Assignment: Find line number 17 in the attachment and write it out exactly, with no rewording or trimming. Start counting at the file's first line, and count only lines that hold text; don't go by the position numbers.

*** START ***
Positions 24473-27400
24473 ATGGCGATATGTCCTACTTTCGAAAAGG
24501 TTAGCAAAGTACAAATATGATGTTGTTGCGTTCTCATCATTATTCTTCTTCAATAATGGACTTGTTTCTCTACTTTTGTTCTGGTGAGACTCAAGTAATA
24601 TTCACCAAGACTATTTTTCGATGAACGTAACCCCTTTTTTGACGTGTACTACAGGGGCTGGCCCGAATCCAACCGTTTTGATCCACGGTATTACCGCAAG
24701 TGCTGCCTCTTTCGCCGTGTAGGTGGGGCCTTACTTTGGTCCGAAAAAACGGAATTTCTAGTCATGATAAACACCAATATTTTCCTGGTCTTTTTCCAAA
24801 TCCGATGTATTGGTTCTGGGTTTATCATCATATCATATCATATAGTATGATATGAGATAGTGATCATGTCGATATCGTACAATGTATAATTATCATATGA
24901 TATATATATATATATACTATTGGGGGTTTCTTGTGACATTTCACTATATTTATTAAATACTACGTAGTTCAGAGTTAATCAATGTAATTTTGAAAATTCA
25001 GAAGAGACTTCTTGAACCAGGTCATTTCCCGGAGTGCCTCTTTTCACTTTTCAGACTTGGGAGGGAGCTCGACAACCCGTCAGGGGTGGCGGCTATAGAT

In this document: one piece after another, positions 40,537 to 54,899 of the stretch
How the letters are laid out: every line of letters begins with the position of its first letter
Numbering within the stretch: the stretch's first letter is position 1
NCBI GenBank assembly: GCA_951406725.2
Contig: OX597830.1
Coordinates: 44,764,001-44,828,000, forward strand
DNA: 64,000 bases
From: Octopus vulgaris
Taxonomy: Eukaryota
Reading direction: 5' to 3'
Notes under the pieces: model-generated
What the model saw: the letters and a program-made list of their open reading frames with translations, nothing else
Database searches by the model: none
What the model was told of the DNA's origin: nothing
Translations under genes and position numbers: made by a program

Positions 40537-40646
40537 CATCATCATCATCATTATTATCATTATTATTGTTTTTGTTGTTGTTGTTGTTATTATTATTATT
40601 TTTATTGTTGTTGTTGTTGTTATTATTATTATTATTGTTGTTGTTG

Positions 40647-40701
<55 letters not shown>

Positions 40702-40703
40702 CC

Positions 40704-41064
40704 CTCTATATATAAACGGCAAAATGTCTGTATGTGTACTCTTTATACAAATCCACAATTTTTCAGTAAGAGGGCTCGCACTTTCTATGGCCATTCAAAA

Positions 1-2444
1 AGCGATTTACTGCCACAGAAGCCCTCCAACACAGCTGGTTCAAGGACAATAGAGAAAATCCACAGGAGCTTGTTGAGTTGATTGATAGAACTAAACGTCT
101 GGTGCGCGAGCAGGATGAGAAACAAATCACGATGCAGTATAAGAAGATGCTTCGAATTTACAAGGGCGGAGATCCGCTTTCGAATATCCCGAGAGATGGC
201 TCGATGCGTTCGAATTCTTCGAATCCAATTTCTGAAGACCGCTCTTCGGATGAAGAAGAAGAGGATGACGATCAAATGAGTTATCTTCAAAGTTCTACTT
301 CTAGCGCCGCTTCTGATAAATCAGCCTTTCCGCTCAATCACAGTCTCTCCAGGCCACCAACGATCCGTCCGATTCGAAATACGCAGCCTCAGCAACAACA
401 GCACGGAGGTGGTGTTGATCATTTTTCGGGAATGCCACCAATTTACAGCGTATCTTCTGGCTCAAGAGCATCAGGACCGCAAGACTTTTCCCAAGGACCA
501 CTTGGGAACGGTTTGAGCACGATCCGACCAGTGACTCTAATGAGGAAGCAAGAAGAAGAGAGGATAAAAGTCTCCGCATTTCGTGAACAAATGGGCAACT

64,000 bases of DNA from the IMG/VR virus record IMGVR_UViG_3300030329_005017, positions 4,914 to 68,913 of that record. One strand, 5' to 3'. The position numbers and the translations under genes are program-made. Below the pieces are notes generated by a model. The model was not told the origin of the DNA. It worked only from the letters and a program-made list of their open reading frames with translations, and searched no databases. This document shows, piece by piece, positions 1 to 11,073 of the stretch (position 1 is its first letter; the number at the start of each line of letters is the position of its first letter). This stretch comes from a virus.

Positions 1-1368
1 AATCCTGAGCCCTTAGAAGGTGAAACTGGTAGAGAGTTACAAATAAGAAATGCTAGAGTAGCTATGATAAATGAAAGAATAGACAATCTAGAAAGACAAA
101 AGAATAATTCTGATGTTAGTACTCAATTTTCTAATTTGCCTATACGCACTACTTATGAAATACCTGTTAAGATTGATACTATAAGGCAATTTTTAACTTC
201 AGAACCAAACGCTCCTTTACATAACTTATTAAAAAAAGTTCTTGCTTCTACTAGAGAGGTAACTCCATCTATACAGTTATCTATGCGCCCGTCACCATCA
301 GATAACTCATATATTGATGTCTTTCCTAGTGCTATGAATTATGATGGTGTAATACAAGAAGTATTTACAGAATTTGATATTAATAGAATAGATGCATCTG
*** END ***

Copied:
Taxonomy: Eukaryota